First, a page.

What Can I Do with a Pharmacist Degree?
A pharmacist "fills" medication prescriptions prescribed by doctors by collecting and distributing medications and providing administration instructions to patients. They are significantly more than white-coated pill counters. Rather, a pharmacist has completed a doctor of pharmacist degree — or PharmD — which requires work well beyond a regular four-year bachelor's degree and are specialists in the chemistry and pharmacology of medicines. A career as a pharmacist will afford you a higher-than-average salary and job opportunities are expected to grow at a much greater rate than average over the next 10 to 15 years. With a pharmacist degree in hand, you can work in a number of jobs at a variety of situations, ranging from a retail pharmacy to a pharmaceutical sales consultant.
The vast majority of those with a pharmacist degree are employed in retail community pharmacies, whether privately owned or part of a regional or national chain. Depending upon the size and organization of the business, retail pharmacists usually have greater patient contact and more responsibility for patient education, monitoring for side effects, and keeping alert for possible drug interactions. Pharmacists also supervise pharmacy technicians who count and double-check the dosage and amount of medication dispensed for each prescription. Inventory management, ordering new stock, pricing medications and dealing with different insurance reimbursement requirements may also be an aspect of a retail pharmacist's job description. Retail pharmacists often work evenings and weekends in addition to a Monday-through-Friday workweek.
The second largest employer of individuals holding a pharmacist degree includes hospitals, medical centers and some nursing homes. Clinical pharmacists are responsible for ensuring that the medications of each and every hospitalized patient are provided as soon as possible. Depending upon the size of the facility, this may mean personal delivery to a unit's medication cart, restocking a unit's pharmacy "closet," or restocking a unit's computerized patient medication dispensing device. Consultation with physicians to determine the best medication for treatment and education for nurses as to how to administer the drug are also frequently parts of a clinical pharmacist's job description. These pharmacists are moreover the most likely to specialize in different areas of medications such as intravenous (IV) fluid preparations, total parenteral nutrition (TPN) preparation, and chemotherapy.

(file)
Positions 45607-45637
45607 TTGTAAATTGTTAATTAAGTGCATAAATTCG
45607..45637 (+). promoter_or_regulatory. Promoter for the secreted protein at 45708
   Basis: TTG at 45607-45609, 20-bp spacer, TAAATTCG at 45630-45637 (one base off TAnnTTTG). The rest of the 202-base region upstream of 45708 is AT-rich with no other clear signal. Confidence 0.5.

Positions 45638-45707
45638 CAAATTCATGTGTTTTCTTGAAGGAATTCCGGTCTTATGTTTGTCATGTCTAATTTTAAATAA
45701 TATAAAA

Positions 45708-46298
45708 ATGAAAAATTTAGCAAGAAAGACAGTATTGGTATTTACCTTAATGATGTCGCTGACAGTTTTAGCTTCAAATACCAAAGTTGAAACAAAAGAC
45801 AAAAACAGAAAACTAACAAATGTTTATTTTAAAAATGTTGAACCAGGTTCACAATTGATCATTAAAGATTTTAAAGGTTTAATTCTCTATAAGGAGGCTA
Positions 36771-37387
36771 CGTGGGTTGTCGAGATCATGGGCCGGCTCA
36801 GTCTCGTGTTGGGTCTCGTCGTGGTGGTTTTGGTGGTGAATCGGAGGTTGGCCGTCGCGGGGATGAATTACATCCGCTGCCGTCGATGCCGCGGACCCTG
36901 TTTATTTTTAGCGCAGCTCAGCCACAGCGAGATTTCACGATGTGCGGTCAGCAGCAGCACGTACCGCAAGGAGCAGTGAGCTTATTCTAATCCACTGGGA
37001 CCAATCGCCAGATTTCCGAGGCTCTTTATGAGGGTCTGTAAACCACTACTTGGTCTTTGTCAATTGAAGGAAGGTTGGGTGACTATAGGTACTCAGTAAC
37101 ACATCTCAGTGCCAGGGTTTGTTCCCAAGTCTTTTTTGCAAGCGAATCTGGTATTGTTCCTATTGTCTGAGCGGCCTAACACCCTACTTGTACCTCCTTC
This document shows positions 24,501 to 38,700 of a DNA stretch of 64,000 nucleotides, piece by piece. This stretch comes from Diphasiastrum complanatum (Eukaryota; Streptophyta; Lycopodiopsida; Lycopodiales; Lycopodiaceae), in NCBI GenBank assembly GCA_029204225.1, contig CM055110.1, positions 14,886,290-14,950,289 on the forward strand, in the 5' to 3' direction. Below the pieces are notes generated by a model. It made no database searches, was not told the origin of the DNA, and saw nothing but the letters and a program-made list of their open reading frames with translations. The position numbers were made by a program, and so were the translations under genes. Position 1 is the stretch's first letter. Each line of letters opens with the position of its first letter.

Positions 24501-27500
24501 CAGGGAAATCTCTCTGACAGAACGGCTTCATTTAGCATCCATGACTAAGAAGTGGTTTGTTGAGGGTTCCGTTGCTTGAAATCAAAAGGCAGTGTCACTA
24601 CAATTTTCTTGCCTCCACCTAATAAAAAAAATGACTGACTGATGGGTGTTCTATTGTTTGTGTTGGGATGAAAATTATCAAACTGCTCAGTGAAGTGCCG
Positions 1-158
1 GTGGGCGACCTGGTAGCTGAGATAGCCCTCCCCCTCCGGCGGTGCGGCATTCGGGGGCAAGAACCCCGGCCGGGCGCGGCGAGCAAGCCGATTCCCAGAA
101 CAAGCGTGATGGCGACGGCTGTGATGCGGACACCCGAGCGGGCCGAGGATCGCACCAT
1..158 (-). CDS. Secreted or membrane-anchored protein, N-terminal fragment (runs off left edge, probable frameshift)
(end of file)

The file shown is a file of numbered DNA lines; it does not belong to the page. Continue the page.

Other potential areas of employment for those holding a pharmacist degree include academia, sales, managed care and research. Some pharmacists return to school for doctorates in related fields and teach at pharmacy colleges. Others work for drug companies and use their expertise to either sell new medications to physicians or to conduct research on medications still under trial. Finally, insurance companies have begun to offer pharmacist degree graduates positions in determining what drugs will be covered under specific policies and under what conditions.
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